Using clean needles can help prevent the spread of Hepatitis C and HIV. However, even if a person doesn’t share needles, using them more than once can increase the risk of skin and soft-tissue infections. That’s because even after one use, the tip of a needle becomes what’s called “barbed.” A person can’t see it with the naked eye, but it can cause lots more trauma to the area.
Still, even if a person takes all these precautions, the drug itself might be contaminated, so if and when bacteria does get in the body, the body fights back. It often forms an abscess, or a pocket filled with puss, to trap the bacteria.
The skin may become swollen and painful. If the infection is beyond the skin, a patient may develop a fever. Bamford often prescribes antibiotics. When that doesn’t help, though, a person may need more intense care.
The importance of trust
Sheila Dhand, the nurse, says tending to any of this first requires trust.
“I was surprised when I started doing this, the extent to which people will go through to hide their wounds,” says Dhand. “And they’re easy to hide.”
Dhand says a lot of people may be afraid or embarrassed to show an injection-site wound, especially one that’s just not healing. They can smell really bad and look pretty gruesome.
“Some people have had the experience of showing somebody their wounds and then reacting poorly,” Dhand says. “And that could be a nurse or medical provider who doesn’t have experience with wounds.”
Montro Pulley, the patient who came in to the clinic to have his wound checked, says the problem cuts deeper.
“When you’ve got people up there and talking to you so bad, you just say, ‘Forget everything. I’m leaving,’” Pulley says.
He says hospital staff have talked down to him.
“Why would anybody go anywhere to seek help?”
But he says there’s another reason people avoid the hospital. He says he’s not using anymore, but for people who are, being in the hospital for days or weeks may mean having to withdraw from drugs, which for many can feel like the flu on steroids, times 100.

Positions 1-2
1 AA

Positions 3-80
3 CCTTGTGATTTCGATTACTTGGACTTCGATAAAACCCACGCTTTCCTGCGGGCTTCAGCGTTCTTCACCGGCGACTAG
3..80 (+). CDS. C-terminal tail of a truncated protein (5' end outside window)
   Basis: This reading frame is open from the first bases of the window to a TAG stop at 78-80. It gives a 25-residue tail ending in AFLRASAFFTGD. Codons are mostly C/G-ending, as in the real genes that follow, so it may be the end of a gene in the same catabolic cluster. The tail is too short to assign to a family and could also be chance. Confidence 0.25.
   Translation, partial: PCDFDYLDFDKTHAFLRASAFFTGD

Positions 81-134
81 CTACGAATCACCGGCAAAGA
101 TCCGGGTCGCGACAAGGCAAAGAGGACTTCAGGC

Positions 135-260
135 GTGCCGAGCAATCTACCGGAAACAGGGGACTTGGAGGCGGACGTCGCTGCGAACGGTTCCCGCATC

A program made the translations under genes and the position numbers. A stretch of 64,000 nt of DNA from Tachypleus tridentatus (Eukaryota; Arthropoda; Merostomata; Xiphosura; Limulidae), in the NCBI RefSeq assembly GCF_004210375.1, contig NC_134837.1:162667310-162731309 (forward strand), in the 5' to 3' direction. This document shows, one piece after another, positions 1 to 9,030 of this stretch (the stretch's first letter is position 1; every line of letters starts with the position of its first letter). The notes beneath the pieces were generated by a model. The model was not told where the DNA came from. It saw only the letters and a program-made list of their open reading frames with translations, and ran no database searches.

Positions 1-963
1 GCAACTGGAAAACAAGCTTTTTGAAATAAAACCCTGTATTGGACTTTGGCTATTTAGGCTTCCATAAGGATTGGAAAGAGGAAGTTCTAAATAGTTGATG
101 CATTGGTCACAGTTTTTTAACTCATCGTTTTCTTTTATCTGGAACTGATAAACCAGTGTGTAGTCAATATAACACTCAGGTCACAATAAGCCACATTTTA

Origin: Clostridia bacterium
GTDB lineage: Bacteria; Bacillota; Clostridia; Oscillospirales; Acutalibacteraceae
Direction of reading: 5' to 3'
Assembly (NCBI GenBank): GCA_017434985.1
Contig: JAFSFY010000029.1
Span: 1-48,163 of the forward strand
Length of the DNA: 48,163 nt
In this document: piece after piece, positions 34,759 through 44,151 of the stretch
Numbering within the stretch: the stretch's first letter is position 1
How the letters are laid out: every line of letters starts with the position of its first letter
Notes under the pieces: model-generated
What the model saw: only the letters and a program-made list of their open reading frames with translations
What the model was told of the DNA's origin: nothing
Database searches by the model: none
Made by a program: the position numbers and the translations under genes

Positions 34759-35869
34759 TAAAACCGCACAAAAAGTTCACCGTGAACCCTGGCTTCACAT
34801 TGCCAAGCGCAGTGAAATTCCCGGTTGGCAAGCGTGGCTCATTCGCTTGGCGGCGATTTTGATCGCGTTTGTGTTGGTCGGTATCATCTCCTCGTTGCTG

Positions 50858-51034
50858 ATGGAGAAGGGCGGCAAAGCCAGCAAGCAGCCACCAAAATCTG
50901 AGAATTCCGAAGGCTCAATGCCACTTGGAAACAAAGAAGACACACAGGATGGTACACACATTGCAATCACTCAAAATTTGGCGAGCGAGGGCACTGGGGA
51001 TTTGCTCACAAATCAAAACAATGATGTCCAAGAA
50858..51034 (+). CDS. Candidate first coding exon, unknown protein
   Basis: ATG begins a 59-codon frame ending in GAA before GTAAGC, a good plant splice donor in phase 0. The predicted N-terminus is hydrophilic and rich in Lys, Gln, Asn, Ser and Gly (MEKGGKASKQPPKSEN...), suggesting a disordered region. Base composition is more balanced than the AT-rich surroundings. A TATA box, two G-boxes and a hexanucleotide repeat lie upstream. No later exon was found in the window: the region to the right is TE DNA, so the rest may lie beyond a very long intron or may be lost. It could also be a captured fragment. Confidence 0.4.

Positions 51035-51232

“I’ve done that, left the hospital because I didn’t want to go through the withdrawals of not having no heroin,” he says, recalling past experiences.
These competing drug cravings and the stigma of drug use make for a really tough situation, for patients and for doctors, when it comes to wounds. Some hospitals around the country have started responding by treating the symptoms of withdrawal with special medications at the same time as caring for the wound.
For people who won’t seek help, clinics like this one are trying something else: a mobile unit.
“We really find that there’s a whole lot of people who will not come into the building,” says Dhand.
She helps run one that’s parked outside of the clinic. Once a week, this big van travels to encampments of homeless people. And there’s a plan to expand the days and spots it visits. Inside, there’s an exam table, wound kits, and sterile water. Dhand will even give out sandwiches. Nourishment, she says, is important for wounds to heal.
“Somebody with a wound needs double the amount of protein, and the body uses double the amount of protein than somebody that doesn’t have a wound that needs healing,” she says. “So protein is really significant.”
Heart valve infections on the rise
A wound can become really dangerous really fast if bacteria spreads to the heart. It can lead to an infection called endocarditis. Alysse Wurcel, an infectious disease doctor at Tufts Medical Center in Boston, has been studying this.
“It’s a life-threatening condition. It often needs a valve replacement, which is a costly and very dangerous procedure at times,” Wurcel says. “Once people get the valve replacement, they’re often not receiving the addiction treatment they need following it.”
In her own practice, Wurcel started noticing more and more people coming in with really severe infections related to drug use. So, she starting mining through national billing data and found a concerning trend. Between 2000 and 2013, admission rates for endocarditis among people who use drugs went from 7 to 12 percent. And not just that, those admitted were younger. It reflects, she says, that a newer generation of people are injecting drugs.
“I think it was a big increase,” says Wurcel. “I think the interesting part, too, is that we ended in 2013. And now we’re in 2018, and everything from 2013 we know has just skyrocketed. It was only the beginning.”
Healing deeper wounds
Inside the clinic in Philadelphia, HIV physician Laura Bamford speaks in Spanish to the patient whose abscess she just treated.
“It’s a lot better, yes?”
She tells him she’s here every Wednesday. She takes appointments and walk-ins.
Bamford says these hard-to-treat wounds are a constant struggle, given all the factors surrounding drug use. But despite the uphill battles, there’s a special kind of satisfaction in treating them.
Dhand says doing so can also help begin to address the deeper wounds of addiction.
“And so we’ll talk about people’s life stories, but then we’ll also talk about: Have you overdosed in the past? Have you overdosed in the past? Do you have Narcan? Do you know how to use it?” she says. “I mean, you’re cleaning someone’s body, wrapping them up, and bandaging them up. It’s really caring.”